Where there is no law, but every man does what is right in his own eyes, there is the least of real liberty
Henry M. Robert

Marysia NIKITIUK: “I want to say something about humanity with every story I tell”

The world premiere of the Ukrainian film When the Trees Fall was held at the 68th Berlin International Film Festival
1 March, 2018 - 11:47

Created with the support of the Ukrainian State Film Agency and with the participation of Poland and Macedonia, the feature-length debut film by Marysia Nikitiuk was entered in the festival’s Panorama competition program. The premiere was held at the Cinemaxx cinema.

The story of the five-year-old rebel Vitka, her teenaged cousin Larysa and the latter’s lover, a young hoodlum called Scar, unfolds in the Ukrainian sticks. After the death of her father, Larysa faces the need to urgently do something about her future; she wants to escape from the provincial swamp, but Scar has different ideas about it...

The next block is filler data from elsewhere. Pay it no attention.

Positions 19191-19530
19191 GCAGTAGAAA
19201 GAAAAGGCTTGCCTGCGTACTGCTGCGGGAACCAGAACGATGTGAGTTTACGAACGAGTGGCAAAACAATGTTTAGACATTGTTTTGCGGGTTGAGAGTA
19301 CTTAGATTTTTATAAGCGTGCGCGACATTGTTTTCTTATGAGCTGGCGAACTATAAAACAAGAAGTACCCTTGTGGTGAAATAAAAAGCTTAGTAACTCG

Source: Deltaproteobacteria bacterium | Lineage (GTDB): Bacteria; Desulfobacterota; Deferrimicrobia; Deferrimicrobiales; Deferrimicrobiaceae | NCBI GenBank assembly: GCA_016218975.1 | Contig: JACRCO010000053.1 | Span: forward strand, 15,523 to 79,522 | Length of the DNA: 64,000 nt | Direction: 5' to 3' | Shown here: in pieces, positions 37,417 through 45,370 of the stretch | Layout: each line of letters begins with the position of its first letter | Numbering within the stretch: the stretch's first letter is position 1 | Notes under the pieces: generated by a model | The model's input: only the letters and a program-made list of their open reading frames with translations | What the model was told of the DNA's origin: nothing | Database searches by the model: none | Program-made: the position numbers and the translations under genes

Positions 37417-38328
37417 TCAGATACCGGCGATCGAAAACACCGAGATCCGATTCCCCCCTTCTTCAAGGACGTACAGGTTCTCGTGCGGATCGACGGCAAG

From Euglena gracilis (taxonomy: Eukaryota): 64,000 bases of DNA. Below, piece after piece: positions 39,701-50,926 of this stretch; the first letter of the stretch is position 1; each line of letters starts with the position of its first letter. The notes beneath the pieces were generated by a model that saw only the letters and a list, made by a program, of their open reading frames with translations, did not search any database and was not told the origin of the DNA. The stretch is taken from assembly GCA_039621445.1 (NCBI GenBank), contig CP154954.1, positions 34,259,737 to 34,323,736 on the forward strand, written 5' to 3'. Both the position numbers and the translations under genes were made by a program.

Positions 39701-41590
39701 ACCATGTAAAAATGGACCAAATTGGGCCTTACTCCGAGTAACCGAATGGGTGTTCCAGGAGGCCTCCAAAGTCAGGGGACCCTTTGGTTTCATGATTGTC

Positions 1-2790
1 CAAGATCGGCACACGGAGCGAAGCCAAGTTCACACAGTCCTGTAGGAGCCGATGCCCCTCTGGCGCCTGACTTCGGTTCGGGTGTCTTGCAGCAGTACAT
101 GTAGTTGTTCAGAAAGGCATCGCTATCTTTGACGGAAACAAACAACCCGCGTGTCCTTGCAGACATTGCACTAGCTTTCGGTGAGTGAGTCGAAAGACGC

Marysia Nikitiuk (born in Kyiv in 1986) is a Ukrainian scriptwriter and director. She graduated from Shevchenko National University of Kyiv’s Institute of Journalism in 2007. Nikitiuk went on to receive a master’s degree in theater studies at Karpenko-Kary National University of Theater, Cinema, and Television in Kyiv, with her graduation work dealing with traditional and contemporary Japanese theater. She worked as a journalist, essayist, theater critic, authored a series of stories published in the literary almanac Sviaty Volodymyr, as well as plays Dachas, Bears for Masha and Girlie Joys, which were presented via public readings within the framework of the Laboratory of Modern Drama project and during the Week of the Actual Play festival in Kyiv, which she co-founded. Bears for Masha placed first at the Drama.ua contest in Lviv in 2010. She also penned short stories Die: A Story of Love; Kawasaki Ninja; Libraries of Unwritten Books; Myth; Bitches, as well as founded the theatrical portal Teatre.com.ua, where she wrote about the Ukrainian and international theater from 2007-12. Nikitiuk participated in the film project Ukraine, Goodbye! Films that she made scripts for were entered in international festivals in Locarno and Clermont-Ferrand.